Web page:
“It actually sounds ‘good’,” Gavin was roughly telling a friend, coming home from first hearing the lost disc you have in your paws. “Why did I break up the band?” Well isn’t that a funny one? Those totally important reasons at the time are either top secret or long forgotten, and sure as hell don’t weigh a squirt now – in the grand scheme of things, anyway. All we know for sure is that the Maybellines died in what Brent and others – including myself considered the band’s prime, their moment of keen possibility. Whether or not you think that’s a good thing probably flirts with your ideas of suicide: isn’t it always better to jump off the gerbil wheel before you fall on your furry, fat face? That way, at least, you can say you ‘didn’t’ try – a generational thing too many of us understand.
I agree with Gavin more than I expected, Gavin with the free middle finger for the cameras. This album is the shit. Brent’s voice is delightfully confident, exploring that stage when all of us first correctly thoughtbeing older and grittier was cool. The cusp of maturity, embracing the music of our blood, knowing that the world is covered in dirt that used to be alive and moving around somewhere.
You can hear Mr. Oliver’s mentors perfectly in his songs, but the lyrics, and this goes for Gav, too, remind me of so many fucking things around here it chills my skeleton. “Thinkin’ about you,” indeed: The band kicking ass wrapped in chicken wire at the Dog. Penny’s hot Maybellines stickers looking up and down at us from unclean toilets and tanks around the town.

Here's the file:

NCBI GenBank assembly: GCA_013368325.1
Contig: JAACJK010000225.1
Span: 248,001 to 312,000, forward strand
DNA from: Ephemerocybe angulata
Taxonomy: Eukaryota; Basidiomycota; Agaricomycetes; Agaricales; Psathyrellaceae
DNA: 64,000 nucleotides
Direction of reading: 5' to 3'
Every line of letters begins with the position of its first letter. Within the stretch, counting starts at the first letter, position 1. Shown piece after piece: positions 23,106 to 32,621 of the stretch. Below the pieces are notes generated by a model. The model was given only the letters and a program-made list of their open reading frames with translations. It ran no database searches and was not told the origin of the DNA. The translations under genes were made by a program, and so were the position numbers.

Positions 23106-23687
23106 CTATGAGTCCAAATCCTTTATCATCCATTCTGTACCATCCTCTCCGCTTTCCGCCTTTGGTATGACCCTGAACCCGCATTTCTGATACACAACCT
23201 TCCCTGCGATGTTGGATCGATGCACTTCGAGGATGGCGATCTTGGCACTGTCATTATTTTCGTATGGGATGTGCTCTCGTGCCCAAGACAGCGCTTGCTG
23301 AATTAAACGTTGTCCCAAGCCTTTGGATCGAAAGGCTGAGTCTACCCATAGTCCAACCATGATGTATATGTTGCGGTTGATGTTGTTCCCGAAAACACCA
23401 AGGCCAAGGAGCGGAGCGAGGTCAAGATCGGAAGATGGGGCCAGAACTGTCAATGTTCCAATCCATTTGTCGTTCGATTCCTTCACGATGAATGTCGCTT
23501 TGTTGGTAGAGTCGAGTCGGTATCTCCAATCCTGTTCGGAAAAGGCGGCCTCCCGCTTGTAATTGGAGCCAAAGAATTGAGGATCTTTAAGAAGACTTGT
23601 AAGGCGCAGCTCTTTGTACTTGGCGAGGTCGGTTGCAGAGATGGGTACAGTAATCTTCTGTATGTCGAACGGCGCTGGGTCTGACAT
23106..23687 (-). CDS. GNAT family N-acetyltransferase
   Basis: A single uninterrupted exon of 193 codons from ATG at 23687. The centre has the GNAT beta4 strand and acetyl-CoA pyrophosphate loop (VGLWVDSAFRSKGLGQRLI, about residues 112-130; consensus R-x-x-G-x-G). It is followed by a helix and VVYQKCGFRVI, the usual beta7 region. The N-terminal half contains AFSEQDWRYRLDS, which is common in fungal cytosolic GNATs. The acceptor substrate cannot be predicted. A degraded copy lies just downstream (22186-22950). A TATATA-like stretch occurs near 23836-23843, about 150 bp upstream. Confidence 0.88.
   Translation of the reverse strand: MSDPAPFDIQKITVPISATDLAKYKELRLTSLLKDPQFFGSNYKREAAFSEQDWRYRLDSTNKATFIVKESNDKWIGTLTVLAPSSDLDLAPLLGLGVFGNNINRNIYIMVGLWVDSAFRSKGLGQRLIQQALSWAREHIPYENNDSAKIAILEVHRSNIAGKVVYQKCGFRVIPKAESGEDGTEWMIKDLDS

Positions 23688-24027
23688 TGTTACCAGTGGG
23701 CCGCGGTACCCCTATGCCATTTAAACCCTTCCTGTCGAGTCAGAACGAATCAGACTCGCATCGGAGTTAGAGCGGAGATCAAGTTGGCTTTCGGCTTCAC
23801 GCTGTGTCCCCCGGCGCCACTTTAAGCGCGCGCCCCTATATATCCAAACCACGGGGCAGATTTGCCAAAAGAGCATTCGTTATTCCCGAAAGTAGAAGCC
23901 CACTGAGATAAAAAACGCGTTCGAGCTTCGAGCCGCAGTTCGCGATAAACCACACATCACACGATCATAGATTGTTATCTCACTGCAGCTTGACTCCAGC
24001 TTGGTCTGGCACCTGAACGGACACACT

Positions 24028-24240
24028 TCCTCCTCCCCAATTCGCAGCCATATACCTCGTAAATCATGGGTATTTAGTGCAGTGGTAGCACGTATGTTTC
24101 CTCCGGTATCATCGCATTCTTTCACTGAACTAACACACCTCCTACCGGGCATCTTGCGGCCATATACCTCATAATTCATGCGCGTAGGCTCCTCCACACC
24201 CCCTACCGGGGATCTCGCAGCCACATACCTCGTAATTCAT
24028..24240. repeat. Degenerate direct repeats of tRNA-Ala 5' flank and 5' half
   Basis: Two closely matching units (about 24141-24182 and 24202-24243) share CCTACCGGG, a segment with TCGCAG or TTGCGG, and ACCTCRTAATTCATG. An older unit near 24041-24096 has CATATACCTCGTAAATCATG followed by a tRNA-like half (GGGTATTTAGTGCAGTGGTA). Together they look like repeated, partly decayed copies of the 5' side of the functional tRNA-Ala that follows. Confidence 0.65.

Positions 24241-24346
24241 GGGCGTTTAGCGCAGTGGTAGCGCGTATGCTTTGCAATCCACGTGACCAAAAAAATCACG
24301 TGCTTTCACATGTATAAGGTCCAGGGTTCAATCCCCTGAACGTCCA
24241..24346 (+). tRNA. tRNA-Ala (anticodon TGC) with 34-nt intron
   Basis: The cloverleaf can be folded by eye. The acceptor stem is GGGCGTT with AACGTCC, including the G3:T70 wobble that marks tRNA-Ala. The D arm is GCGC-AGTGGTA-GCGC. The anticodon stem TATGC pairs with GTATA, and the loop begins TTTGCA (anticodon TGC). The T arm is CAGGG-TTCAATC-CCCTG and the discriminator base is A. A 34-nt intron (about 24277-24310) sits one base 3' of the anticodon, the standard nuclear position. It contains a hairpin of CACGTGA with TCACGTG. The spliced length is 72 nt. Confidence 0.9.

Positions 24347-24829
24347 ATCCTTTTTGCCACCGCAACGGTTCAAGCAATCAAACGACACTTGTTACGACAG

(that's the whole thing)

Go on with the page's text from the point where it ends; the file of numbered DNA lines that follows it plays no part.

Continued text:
Awesomely cruddy cowboy hats on chicks so hot, relationships turned into tissue paper photocopies, seconds before arainstorm. The magic strangeness of Miles Walmsley. And all that money wasted on beer. Finally, Brent’s stunned heartbreak when it ended. But, look, it didn’t end, did it? The tremendous mix on this elaborate post-country tombstone says that actually – something new just started. You grasp here an incredible thing. It’s a refusal to just let something go, that overused mantra of the spineless.
On behalf of many, I raise a glass.
– Fish Griwkowsky